The Influence of the Physical Environment and Sociodemographic Characteristics on Children's Mode of Travel to and from School
Objectives: We examined whether certain characteristics of the social and physical environment influence a child's mode of travel between home and school.
Methods: Students aged 11 to 13 years from 21 schools throughout London, Ontario, answered questions from a travel behavior survey. A geographic information system linked survey responses for 614 students who lived within 1 mile of school to data on social and physical characteristics of environments around the home and school. Logistic regression analysis was used to test the influence of environmental factors on mode of travel (motorized vs "active") to and from school.
Results: Over 62% of students walked or biked to school, and 72% from school to home. The likelihood of walking or biking to school was positively associated with shorter trips, male gender, higher land use mix, and presence of street trees. Active travel from school to home was also associated with lower residential densities and lower neighborhood incomes.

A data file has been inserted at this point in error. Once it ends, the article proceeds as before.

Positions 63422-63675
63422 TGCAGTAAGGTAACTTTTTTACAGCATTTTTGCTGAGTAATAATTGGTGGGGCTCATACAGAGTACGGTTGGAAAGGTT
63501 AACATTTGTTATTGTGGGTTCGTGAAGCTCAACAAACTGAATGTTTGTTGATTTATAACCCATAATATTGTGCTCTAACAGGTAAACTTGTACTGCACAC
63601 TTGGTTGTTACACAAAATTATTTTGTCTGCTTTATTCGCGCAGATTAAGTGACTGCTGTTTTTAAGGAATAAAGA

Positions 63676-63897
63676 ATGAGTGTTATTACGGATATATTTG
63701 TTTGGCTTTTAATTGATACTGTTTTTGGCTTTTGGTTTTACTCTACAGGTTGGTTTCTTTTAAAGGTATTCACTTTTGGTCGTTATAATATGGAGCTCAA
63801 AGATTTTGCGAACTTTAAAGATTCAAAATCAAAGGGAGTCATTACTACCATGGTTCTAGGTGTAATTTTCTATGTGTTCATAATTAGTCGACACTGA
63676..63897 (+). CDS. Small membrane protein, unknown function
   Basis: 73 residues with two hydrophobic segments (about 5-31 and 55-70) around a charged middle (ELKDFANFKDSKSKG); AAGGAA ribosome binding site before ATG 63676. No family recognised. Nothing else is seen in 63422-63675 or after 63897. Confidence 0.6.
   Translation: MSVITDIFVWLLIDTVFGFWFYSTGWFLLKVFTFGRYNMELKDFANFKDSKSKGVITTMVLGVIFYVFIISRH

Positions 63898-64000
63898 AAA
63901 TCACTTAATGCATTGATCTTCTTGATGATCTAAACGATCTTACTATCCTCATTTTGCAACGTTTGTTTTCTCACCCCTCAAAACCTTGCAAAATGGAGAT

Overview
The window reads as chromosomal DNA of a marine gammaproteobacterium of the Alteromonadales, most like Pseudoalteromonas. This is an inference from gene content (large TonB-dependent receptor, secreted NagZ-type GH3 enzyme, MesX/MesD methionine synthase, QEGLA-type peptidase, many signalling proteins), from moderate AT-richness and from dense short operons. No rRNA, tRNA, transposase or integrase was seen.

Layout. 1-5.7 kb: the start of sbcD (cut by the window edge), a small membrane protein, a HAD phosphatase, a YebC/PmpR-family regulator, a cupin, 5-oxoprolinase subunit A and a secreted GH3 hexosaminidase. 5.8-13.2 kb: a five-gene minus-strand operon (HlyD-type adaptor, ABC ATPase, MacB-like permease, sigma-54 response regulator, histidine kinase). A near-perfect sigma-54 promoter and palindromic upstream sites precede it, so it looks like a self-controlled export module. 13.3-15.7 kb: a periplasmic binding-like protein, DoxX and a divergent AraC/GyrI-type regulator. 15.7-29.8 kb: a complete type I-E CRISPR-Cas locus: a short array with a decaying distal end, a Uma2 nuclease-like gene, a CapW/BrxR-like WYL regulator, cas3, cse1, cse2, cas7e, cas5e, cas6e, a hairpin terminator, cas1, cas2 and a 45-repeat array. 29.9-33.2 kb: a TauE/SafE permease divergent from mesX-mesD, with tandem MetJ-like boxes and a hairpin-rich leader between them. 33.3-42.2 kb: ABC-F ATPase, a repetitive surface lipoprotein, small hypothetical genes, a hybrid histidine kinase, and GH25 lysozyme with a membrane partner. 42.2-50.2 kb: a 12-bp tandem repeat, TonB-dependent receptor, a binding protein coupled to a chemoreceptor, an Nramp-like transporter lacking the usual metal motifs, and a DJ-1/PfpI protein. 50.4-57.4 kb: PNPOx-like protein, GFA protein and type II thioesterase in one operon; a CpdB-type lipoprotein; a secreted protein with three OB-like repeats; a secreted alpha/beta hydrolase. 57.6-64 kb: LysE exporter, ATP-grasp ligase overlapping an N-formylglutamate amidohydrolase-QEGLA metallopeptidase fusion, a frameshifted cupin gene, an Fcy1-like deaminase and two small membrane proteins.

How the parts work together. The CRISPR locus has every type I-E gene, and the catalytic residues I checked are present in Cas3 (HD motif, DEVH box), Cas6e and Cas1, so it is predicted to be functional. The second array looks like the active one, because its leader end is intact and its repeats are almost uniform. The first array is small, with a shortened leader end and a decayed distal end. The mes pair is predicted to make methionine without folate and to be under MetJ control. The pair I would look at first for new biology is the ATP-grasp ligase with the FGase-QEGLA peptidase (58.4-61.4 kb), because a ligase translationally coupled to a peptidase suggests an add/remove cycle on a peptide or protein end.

Conclusions: Our findings demonstrate that active travel is associated with environmental characteristics and suggest that school planners should consider these factors when siting schools in order to promote increased physical activity among students.
Kristian Larsen, Jason Gilliland, Peter Hess, Patricia Tucker, Jennifer Irwin, and Meizi He. "The Influence of the Physical Environment and Sociodemographic Characteristics on Children's Mode of Travel to and from School" American Journal of Public Health 99.3 (2009): 520-526.
Available at: http://works.bepress.com/jenniferirwin/29